A powerful magnitude 7.7 earthquake struck central Moresby Island in the Haida Gwaii archipelago at 8:04PM PDT, 27 October 2012. Residents along the west coast—from Alaska to Vancouver—also felt several aftershocks up to magnitude 5.8. However, no major damage or injuries were reported. This was the largest temblor to hit Canada since 1949, when an 8.1-magnitude quake hit west of the Queen Charlotte Islands, in the same area.
The following plots show both seismic and bottom pressure data collected by Ocean Networks Canada instrumentation, located approximately 600 km south of the earthquake epicenter. The light-blue plots at upper-left illustrate changes in pressure, as measured by bottom pressure recorders at four node locations. In the top three plots, initial strong blue signatures, beginning at 3:04 UTC, indicate shaking of the seafloor as seismic energy passed through the region. As this energy dispersed, the recordings indicate changes in sea level above each bottom pressure recorder as waves emanating from the disturbance traveled across the ocean's surface. The fourth plot shows bottom pressure anomalies at Folger Passage, a shallow (100 m) near-shore station where surface swell typically conceals tsunami waves from easy detection by the casual viewer.
The lower five plots, in dark blue above, illustrate seismic energy as measured by four Ocean Networks Canada seafloor seismometers and one land-based seismometer located in Bella Bella on British Columbia's central coast. Earthquake onset is clearly indicated in all five plots, with Bella Bella recording the earliest onset, because it is located much closer to the earthquake epicenter, 265 km to the southeast. The Bella Bella seismometer is part of the Canadian National Seismograph Network, maintained by National Resources Canada's Pacific Geoscience Centre.
Numerous aftershocks were also detected following the initial earthquake, with over 50 magnitude 4+ aftershocks recorded in the initial 16 hours. Most of these aftershocks occurred beneath the seafloor, as indicated in the following USGS map.
Tsunami warnings originally issued for a large stretch of the North and Central coast, as well as the Haida Gwaii region and eastward to Hawaii, were later cancelled or downgraded. One wave that hit Langara Island, northern-most island in the Haida Gwaii archipelago, measured 69 cm. Tsunami wave heights as high as 76 cm were recorded in Kahului, Maui, HI, and harbour oscillations up to 1.2 m were measured in Hilo, HI.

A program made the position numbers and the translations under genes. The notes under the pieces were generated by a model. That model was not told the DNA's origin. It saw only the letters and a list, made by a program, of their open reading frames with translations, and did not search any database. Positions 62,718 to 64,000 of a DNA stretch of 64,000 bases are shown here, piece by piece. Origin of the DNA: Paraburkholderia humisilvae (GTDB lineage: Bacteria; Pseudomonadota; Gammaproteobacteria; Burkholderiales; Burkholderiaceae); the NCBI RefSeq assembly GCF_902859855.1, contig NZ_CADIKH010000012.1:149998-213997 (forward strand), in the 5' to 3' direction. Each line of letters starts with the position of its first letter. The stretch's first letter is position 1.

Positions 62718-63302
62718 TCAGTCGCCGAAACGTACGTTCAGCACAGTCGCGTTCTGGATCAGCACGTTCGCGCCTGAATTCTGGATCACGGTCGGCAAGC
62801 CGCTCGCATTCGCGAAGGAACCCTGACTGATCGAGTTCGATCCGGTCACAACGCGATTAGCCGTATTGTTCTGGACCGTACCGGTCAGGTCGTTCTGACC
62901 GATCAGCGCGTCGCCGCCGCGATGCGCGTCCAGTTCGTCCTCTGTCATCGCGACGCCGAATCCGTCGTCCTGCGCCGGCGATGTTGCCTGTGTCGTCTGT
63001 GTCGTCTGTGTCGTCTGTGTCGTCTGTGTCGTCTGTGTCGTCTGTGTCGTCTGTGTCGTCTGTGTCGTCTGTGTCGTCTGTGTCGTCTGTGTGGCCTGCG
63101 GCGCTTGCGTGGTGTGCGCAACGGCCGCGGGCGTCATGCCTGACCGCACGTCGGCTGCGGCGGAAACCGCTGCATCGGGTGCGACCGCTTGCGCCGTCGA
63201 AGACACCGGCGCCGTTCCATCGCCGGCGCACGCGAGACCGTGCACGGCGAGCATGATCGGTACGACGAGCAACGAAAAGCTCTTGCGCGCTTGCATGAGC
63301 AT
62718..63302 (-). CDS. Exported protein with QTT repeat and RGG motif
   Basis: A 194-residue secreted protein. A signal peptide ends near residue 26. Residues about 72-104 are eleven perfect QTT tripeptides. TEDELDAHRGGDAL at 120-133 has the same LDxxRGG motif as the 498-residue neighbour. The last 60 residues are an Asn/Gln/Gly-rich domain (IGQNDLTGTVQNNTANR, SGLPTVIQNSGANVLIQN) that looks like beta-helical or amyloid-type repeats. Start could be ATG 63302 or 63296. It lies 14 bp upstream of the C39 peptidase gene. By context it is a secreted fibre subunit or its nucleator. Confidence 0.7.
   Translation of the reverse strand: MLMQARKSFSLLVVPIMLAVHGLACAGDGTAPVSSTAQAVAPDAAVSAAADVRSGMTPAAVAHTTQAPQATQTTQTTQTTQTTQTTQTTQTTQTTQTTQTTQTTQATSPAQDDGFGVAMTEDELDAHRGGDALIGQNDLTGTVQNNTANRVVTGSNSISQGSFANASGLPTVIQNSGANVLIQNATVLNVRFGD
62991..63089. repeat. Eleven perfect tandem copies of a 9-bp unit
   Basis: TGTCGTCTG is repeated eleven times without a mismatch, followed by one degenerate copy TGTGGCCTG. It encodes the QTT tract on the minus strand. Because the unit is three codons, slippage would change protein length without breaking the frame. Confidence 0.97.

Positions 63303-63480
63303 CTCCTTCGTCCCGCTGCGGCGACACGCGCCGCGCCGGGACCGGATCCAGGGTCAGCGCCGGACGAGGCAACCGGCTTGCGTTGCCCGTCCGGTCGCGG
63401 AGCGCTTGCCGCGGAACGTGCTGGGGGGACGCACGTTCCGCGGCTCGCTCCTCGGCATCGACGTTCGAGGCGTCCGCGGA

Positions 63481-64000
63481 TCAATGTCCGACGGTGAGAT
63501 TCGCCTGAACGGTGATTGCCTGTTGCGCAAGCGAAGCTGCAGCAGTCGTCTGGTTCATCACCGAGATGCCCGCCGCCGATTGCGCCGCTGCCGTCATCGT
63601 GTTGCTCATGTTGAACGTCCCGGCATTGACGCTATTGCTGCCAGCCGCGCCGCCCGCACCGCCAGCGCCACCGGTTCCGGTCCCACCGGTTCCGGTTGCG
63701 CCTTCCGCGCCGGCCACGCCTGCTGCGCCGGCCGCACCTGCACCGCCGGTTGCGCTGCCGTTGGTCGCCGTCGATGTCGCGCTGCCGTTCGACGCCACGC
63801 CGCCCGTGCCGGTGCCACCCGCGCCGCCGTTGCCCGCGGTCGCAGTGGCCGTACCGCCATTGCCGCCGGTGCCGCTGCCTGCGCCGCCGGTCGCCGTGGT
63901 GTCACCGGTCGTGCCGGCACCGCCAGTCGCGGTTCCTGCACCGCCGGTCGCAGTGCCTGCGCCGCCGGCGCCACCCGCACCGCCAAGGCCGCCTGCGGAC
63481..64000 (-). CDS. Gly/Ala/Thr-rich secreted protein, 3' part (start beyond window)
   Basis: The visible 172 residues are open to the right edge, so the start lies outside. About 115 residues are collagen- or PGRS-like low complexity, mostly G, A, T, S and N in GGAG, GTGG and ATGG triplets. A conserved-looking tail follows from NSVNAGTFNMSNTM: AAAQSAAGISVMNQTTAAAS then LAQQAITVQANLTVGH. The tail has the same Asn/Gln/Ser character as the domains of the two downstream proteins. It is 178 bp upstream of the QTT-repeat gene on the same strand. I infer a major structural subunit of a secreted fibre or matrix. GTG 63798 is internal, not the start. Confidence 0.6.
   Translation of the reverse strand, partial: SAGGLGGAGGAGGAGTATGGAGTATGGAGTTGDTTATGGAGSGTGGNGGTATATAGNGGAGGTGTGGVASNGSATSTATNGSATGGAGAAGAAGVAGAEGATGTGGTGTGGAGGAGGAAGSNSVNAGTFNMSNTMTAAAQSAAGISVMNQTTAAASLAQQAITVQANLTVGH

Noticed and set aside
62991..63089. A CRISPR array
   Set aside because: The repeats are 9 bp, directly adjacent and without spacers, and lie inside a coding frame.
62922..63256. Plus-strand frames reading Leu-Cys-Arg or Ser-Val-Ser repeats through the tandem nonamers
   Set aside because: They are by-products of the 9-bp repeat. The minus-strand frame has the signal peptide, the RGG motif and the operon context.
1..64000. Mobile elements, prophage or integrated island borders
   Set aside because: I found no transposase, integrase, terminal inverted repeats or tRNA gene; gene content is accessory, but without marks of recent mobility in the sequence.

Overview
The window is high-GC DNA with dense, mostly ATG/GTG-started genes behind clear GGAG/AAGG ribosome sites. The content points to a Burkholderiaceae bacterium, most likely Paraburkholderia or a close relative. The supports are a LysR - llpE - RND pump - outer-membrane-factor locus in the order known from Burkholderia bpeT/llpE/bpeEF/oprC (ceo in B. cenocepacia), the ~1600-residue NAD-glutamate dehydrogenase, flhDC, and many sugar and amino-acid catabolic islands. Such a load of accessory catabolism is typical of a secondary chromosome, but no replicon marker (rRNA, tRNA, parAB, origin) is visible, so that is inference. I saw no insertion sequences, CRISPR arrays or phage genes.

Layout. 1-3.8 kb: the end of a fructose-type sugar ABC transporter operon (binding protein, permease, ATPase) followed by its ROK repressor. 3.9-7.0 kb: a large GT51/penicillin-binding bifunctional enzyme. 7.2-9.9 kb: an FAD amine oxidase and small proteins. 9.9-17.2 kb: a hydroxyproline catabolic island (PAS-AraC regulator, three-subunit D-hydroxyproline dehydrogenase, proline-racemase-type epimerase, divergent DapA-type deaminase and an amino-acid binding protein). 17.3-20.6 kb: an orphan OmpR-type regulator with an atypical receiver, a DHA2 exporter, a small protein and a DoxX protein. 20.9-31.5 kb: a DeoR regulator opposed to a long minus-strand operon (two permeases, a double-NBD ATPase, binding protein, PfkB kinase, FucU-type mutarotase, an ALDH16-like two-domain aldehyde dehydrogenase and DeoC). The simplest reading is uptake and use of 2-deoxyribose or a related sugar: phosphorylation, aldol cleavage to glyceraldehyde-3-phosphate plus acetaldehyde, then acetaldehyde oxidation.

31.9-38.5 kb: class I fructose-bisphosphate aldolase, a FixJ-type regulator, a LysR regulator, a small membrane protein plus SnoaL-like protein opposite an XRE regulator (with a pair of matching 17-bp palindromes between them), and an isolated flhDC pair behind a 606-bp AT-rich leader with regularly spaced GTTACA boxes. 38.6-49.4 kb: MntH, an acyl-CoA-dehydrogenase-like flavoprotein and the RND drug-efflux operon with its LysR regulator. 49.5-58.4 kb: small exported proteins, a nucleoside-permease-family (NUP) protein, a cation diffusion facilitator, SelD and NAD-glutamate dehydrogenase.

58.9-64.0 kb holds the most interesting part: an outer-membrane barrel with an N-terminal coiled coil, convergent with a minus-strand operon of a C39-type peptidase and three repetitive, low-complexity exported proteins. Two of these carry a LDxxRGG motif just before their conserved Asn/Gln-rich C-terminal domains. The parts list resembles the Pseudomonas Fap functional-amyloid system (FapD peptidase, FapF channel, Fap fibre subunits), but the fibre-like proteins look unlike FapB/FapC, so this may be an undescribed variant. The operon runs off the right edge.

The tsunami generated by this earthquake was not nearly as large and devastating as those struck Sri Lanka, Indonesia and Japan in recent years, because it occurred on a strike-slip (lateral) fault. Vertical displacement for strike-slip earthquakes is typically much less than may be expected from a major subduction earthquake. The following short video illustrates the distinction between strike-slip and subduction earthquakes.
For scientists like those at the Pacific Geoscience Centre and other institutions studying tsunami propagation in the northeast Pacific, this event will provide valuable insights. The tsunami generated by this earthquake was similar in size to other tsunamis, such as last year's Japan tsunami and the Chilean tsunami of February 2010, when they reached the northeast Pacific. Although tremendously large in their source regions, these tsunamis diminished significantly after crossing large ocean basins to reach coastal British Columbia. The Haida Gwaii tsunami is the first regional tsunami tracked by Ocean Networks Canada's sensor network; its local source region is expected to result in different wave responses in BC's coastal embayments. By comparing these two types of tsunamis (distant vs. local), scientists can begin to piece together a picture of how BC coastal zones may react to large tsunamis originating in this region.